10. Biliary tract and pancreatic surgery complicated by acute pancreatitis: a clinical analysis

    PubMed Central

    Sun, Chenggang; Li, Xin; Sun, Jintang; Zou, Peng; Gao, Shubo; Zhang, Peixun

    2015-01-01

    Objective: To study the clinical treatment features of biliary tract and pancreatic surgery complicated by acute pancreatitis. Methods: A retrospective analysis of 21 cases of biliary tract and pancreatic surgery complicated by acute pancreatitis in the Department of General Surgery in our hospital during May 2005 to July 2011 was performed; the clinical treatment features were analyzed in terms of surgical option, onset interval of acute pancreatitis after last surgery, length of stay in hospital and Ranson score. Results: There was no statistic difference between the two groups (A: The onset interval of acute pancreatitis after last surgery < 0.5 year. B: The onset interval of acute pancreatitis after last surgery > 0.5 year) in pathogenetic condition and length of stay in hospital. All patients were discharged after treatment, a follow-up of 6-18 months found no recurrence of pancreatitis. Conclusion: There is no relevance between the treatment feature and onset interval of biliary and pancreatic surgery complicated by acute pancreatitis. The disease is still treated meanly with symptomatic and supportive treatment, while the etiological treatment is also particularly important.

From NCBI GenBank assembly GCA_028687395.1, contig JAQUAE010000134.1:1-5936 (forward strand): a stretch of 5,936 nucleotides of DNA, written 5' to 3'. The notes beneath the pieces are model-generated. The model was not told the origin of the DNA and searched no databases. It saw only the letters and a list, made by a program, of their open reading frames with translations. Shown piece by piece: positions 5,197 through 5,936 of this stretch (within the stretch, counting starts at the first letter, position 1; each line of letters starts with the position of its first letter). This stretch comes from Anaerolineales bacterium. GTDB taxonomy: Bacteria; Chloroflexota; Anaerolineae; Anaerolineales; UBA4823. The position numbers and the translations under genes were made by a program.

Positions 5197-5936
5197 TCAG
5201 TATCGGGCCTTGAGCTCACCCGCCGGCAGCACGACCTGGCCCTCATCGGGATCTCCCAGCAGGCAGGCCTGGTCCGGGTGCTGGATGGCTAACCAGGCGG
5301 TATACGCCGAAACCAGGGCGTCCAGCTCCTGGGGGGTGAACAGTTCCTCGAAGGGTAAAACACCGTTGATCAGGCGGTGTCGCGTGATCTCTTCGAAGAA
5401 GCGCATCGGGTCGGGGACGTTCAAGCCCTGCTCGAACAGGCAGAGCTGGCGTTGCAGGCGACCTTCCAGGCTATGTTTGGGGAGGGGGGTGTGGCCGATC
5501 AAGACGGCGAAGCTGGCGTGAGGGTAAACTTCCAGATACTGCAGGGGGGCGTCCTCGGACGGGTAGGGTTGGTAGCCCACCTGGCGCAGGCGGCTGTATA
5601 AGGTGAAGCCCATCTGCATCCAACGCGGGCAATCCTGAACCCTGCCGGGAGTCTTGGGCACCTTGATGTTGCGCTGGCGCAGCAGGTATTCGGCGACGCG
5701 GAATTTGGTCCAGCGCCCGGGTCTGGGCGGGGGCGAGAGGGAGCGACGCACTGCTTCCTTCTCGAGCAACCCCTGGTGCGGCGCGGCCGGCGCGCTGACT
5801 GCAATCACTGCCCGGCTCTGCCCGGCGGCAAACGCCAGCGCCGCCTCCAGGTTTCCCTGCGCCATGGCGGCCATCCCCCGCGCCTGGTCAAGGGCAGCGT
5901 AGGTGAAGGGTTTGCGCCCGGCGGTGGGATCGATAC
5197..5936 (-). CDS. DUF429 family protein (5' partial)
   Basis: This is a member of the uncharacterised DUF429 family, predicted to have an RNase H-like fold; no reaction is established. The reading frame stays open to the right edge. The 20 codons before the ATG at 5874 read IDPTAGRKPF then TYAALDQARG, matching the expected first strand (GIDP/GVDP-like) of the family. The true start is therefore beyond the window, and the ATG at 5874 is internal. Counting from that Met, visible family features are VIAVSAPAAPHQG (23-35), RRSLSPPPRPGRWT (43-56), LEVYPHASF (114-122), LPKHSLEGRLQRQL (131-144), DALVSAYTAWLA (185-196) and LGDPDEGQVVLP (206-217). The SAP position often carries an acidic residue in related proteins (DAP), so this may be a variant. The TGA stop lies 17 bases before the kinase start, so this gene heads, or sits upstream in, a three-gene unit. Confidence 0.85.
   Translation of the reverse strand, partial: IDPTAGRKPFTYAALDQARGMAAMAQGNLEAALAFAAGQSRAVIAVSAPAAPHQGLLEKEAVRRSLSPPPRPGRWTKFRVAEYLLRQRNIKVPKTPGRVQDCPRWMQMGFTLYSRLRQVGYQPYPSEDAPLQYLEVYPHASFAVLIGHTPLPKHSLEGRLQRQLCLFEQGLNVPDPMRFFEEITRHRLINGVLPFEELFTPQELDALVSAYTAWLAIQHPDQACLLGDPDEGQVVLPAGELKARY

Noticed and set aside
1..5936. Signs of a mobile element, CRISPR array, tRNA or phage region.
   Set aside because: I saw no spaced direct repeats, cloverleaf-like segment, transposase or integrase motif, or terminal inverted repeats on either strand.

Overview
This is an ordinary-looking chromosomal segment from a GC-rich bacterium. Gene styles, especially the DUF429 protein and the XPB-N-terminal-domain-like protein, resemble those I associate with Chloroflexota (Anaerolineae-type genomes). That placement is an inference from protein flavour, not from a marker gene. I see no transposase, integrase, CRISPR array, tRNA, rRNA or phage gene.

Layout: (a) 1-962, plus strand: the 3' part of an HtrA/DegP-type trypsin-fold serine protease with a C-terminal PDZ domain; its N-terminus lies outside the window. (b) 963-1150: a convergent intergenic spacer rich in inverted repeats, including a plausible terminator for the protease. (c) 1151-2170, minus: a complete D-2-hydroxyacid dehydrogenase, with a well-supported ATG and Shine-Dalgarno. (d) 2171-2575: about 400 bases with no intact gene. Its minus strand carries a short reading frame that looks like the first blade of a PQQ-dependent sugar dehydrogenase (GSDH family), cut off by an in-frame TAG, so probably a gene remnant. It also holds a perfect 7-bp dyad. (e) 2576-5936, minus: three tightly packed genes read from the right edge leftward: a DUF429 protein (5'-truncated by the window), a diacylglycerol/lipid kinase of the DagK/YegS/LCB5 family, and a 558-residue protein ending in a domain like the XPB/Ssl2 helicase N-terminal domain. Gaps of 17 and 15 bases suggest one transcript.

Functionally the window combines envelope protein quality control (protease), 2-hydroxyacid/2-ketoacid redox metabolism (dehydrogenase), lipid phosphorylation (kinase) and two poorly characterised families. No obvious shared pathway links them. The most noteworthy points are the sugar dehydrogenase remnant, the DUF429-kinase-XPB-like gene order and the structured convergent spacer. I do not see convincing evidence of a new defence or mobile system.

11. Paraganglioma with acute hyperamylasaemia masquerading as acute pancreatitis.

    PubMed

    Ho, E T; Gardner, D S

    2011-12-01

    Phaeochromocytomas are rare catecholamine-producing tumours. Although classically described to present with headache, diaphoresis and palpitations, they also present in unusual ways; hyperamylasaemia is one such rare presentation. We describe a man with an extra-adrenal phaeochromocytoma (paraganglioma) presenting with diaphoresis, abdominal pain and multi-organ failure. He had hyperamylasaemia of 1,087 (normal range [NR] 44-161) U/L, which mimicked acute severe pancreatitis. Serum lipase and radiographic imaging of the pancreas appeared normal, and the serial amylase levels normalised over six days upon stabilisation of his condition. 24-hour urinary metanephrines of 10,406 (NR 400-1,500) nmol/day suggested a catecholamine-secreting tumour, and metaiodobenzylguanine scintigraphy confirmed this. We postulate that amylase (of the salivary isotype) is released by hypoxic tissues when high catecholamine levels cause vasoconstriction and that fluctuating hypotension decreases organ perfusion. This case highlights the need for awareness of rare presentations of phaeochromocytomas and encourages physicians to rethink the diagnosis when investigations are inconsistent. PMID:22159946

  12. Towards a Novel Treatment Strategy for Acute Pancreatitis

    Microsoft Academic Search

    Joan M. Braganza

    2001-01-01

    Despite more than a century of research endeavour, there is no specific medical treatment for acute pancreatitis and early mortality is high – 20% of fatalities by the day after admission. I do not see any realistic prospect that today’s focus on immunomodulation will provide a breakthrough either. The signs are that the outcome of acute pancreatitis is determined almost

  13. [5-fluorouracil treatment of acute pancreatitis and of pancreatic and duodenal fistulae].

    PubMed

    Georgescu, T; Naftali, Z; Varga, A; Simon, G; Pan?, C; Cr?ciun, C; Nistor, V; Ilniczky, P; Bo?ianu, A; Kovács, M

    1990-01-01